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The Missing Piece in Your Classroom Management Plan

Before you can write an effective classroom management plan, you must first answer an important question: why do you want a well-managed classroom?

The typical answers we give is so that the kids can learn and grow. Or maybe, if we’re being really honest, so that we don’t go crazy! But we must look beyond these token answers and ask ourselves what our real motive is behind our classroom management and our discipline.

Who Is Our Discipline Really About?

It Can’t Be About Us. It Must Be About the Kids

Our discipline must be about the kids – about creating an environment that will help them learn and about working to instill character into their lives.

And while we’d all say that that’s why we discipline, the truth is that often we are actually motivated by our own pride.

I’ll admit that there’s a part of me that wants another teacher to be impressed by how well-managed my classroom is, that wants my administration to tell me I’m doing a great job, and that wants my students to think I have it all together.

But these things absolutely cannot be my focus. In fact, I need to put them as far out of my mind as possible so that I can focus on what matters most – helping the students grow.

Our Motives Will Affect How We Discipline

If, deep down, we’re motivated by our own pride, this is going to cause some serious problems in our discipline.

When a student misbehaves again and we have to talk to them about it, if our mind will be focused on us and how that kid is making us look bad, that’s going to affect our conversation. And they’re probably going to walk away rolling their eyes and thinking how annoying our rules are.

But if our focus genuinely is on the student and what is best for him/her, those thoughts will guide our conversation. Those motives will direct our discipline. And they will see that we care about them and that we are trying to help them grow.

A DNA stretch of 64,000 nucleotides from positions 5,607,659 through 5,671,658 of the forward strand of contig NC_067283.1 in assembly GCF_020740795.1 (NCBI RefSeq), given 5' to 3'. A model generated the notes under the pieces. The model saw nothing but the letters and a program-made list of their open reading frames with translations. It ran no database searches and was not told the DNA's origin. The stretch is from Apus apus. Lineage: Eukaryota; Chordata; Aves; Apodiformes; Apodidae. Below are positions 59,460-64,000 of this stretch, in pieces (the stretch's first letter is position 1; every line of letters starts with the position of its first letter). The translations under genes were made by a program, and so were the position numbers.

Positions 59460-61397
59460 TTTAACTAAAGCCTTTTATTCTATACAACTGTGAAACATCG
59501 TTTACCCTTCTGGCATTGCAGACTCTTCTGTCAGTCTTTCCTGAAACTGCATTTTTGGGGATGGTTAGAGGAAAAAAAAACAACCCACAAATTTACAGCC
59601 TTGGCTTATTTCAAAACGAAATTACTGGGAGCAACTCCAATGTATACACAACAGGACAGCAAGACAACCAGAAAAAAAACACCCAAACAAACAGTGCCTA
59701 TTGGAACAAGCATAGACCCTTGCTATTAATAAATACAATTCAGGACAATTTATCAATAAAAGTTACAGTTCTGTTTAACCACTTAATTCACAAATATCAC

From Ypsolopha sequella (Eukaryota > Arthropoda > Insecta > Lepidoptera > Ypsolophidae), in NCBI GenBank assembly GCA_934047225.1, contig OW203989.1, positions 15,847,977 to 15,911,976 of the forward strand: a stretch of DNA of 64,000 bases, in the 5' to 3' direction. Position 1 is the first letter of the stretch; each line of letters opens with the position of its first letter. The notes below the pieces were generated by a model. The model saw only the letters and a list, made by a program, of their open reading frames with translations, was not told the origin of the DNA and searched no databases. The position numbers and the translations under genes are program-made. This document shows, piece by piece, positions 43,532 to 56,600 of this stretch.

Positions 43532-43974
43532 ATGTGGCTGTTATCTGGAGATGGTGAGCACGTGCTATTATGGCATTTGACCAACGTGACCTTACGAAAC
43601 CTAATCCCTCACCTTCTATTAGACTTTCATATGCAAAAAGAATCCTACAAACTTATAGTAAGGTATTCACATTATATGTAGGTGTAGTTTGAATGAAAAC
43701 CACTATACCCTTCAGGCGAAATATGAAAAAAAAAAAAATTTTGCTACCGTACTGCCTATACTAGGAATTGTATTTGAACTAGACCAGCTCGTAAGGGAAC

It’s Time for Some Soul-Searching

So before you contemplate what discipline you should administer for various offenses, take a moment and honestly examine your motives. Make a conscious decision to squelch your own pride and to keep the good of the kids at the forefront of your mind.

And since it’s easy to lose sight of the big picture in the daily grind, here’s a small sign you can save, print, and post somewhere that you’ll see it often.

Our motive for discipline must be what's bets for the kids

Looking for A Helpful Jumpstart with classroom management?

Check out our free class: How to Reduce Disruptions without Yelling, Begging, or Bribing.

Get the free training here.

Have you found yourself disciplining students because your own pride was hurt? How do you keep the focus on what's best for the kids?

Related Resource: "Why Discipline Is Different Than Punishment" by The Cornerstone for Teachers

Photos by Andy M. Taylor, www.audio-luci-store.it, Phil Roede, cybrarian 77, and thomas_sly.

What to Read Next
  • Thanks for your insightful article–it gave me a lot to think about. I look forward to hearing more from you!

  • As it happens, the day I read this was the day I needed to put it into practice. I was called to supervise a colleague’s class, and the students were trying to get away with breaking rules during reading time. I finally said, “Do you know why I’m saying ‘No’ to your requests? It’s for your good!” and proceeded to explain how and why. I saw some attitudes change after that (and afer implementing your classroom-management recommendation of writing down names of those who continued to break rules after a whole-class warning).Thanks not only for saving my sanity but saving me and my students from my pride, which otherwise have misguided me when things got out of hand! A very timely reminder.

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